You've heard about selective publication: When a greater share of positive drug studies get published and fewer negative ones do. But what about skewed publication? In a New England Journal of Medicine article posted online today, researchers looked into studies of then-off-label uses of Pfizer's epilepsy drug Neurontin and found some big discrepancies between the original trial results and their published accounts.
Pfizer took issue with the NEJM article, calling it biased and saying it "cannot pass the threshold of credible scientific research." The company also stated that it never tried to mislead people about the drug's effectiveness.
According to the NEJM research, however, primary study goals became secondary goals, and some initially negative results went positive. For example, the Associated Press reports, when a company-funded study didn't meet its primary endpoint, the published version ignored or buried that result and highlighted a more positive, secondary finding instead. And as Reuters notes, in eight of the twelve published studies, the primary outcome was changed by Pfizer.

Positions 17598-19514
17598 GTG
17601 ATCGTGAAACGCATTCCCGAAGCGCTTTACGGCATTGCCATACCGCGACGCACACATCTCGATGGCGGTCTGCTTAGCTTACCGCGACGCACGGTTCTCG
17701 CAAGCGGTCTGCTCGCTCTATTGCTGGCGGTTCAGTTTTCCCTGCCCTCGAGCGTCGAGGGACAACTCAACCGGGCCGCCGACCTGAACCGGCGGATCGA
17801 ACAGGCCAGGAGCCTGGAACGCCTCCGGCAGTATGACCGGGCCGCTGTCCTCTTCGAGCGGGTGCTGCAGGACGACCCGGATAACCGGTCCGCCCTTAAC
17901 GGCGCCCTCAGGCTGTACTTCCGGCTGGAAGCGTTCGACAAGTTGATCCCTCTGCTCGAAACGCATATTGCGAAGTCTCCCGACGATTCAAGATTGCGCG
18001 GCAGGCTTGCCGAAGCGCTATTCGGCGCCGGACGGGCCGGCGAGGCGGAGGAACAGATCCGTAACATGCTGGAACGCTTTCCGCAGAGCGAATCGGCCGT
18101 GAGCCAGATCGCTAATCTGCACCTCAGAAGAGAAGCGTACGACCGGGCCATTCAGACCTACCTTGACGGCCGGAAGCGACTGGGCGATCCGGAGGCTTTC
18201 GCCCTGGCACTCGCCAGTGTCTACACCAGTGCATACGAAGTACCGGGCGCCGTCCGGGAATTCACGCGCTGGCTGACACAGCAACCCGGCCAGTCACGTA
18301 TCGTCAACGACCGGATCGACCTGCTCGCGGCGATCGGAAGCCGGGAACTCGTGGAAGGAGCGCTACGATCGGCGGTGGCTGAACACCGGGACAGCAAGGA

The new report is based on court documents the lead author, Kay Dickersin of Johns Hopkins, obtained as part of her agreement to testify as an expert witness in a Neurontin liability case. These documents still aren't publicly available.
Dr. Sidney Wolfe of the consumer advocacy group Public Citizen told the Associated Press that the new study is the first to look so broadly at a company's internal research versus the published versions. "In every instance, the published article made the drug look better than it would have," said Wolfe, who's also a member of the FDA's drug safety committee. "This results in harm."